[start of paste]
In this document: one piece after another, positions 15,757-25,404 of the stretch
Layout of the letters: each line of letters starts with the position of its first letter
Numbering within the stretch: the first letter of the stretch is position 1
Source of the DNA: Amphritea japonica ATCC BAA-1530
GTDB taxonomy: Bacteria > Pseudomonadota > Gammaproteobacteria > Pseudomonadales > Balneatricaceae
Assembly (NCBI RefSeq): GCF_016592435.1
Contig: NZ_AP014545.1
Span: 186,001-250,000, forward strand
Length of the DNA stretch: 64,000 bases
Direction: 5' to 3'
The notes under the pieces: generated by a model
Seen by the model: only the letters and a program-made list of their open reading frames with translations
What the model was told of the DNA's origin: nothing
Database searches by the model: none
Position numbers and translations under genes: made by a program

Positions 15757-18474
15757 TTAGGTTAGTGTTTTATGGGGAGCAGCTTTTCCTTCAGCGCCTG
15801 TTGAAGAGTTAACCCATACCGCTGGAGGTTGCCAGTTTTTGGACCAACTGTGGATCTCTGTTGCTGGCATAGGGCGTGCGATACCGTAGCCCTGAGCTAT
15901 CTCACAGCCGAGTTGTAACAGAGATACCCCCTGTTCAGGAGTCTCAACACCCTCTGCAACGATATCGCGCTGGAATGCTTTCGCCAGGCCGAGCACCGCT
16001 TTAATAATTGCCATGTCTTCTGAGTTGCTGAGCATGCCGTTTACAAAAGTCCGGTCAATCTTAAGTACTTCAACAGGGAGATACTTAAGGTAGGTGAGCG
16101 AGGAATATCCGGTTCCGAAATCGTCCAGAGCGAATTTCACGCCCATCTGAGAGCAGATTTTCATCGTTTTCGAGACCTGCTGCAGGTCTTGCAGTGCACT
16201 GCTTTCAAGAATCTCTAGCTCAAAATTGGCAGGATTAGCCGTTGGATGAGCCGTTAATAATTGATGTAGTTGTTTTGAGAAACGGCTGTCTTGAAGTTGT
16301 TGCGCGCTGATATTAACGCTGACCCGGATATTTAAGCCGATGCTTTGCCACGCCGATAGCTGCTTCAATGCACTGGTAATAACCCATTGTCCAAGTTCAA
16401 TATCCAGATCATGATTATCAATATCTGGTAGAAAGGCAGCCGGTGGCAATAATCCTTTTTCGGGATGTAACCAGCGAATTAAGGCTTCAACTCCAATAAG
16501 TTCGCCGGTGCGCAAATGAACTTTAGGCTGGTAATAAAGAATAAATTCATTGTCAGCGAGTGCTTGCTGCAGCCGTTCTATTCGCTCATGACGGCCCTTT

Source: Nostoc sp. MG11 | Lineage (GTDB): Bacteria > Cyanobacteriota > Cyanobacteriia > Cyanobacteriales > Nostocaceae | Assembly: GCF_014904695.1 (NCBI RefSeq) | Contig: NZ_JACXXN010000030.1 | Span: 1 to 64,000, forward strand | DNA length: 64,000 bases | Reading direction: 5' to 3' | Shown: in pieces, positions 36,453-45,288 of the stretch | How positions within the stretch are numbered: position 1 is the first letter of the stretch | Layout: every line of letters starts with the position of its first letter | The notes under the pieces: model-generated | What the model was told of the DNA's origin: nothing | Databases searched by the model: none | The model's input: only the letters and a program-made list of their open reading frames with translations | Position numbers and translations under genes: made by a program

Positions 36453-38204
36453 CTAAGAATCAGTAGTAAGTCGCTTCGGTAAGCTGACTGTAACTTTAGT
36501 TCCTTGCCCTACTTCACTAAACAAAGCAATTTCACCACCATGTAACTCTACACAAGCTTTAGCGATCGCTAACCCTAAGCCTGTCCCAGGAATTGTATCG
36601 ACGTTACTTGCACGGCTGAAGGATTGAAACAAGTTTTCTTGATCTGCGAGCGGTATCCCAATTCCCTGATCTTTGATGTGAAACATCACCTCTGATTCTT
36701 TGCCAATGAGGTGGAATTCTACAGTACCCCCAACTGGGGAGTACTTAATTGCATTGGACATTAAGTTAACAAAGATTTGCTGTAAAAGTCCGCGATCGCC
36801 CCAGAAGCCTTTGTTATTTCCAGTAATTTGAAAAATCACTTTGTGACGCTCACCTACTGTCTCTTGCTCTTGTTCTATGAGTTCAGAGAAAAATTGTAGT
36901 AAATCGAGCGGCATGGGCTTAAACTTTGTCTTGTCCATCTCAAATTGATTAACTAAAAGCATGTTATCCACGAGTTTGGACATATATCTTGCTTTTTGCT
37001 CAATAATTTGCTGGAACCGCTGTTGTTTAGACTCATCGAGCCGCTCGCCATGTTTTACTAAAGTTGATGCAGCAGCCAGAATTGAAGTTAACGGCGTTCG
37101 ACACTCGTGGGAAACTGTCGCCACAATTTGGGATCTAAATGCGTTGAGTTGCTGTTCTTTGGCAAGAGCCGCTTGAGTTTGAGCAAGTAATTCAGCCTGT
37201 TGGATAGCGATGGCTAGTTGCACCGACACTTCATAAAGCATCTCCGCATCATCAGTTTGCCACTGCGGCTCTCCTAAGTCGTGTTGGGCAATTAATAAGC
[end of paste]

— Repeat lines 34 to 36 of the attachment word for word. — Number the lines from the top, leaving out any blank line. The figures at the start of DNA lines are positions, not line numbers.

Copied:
37001 CAATAATTTGCTGGAACCGCTGTTGTTTAGACTCATCGAGCCGCTCGCCATGTTTTACTAAAGTTGATGCAGCAGCCAGAATTGAAGTTAACGGCGTTCG
37101 ACACTCGTGGGAAACTGTCGCCACAATTTGGGATCTAAATGCGTTGAGTTGCTGTTCTTTGGCAAGAGCCGCTTGAGTTTGAGCAAGTAATTCAGCCTGT
37201 TGGATAGCGATGGCTAGTTGCACCGACACTTCATAAAGCATCTCCGCATCATCAGTTTGCCACTGCGGCTCTCCTAAGTCGTGTTGGGCAATTAATAAGC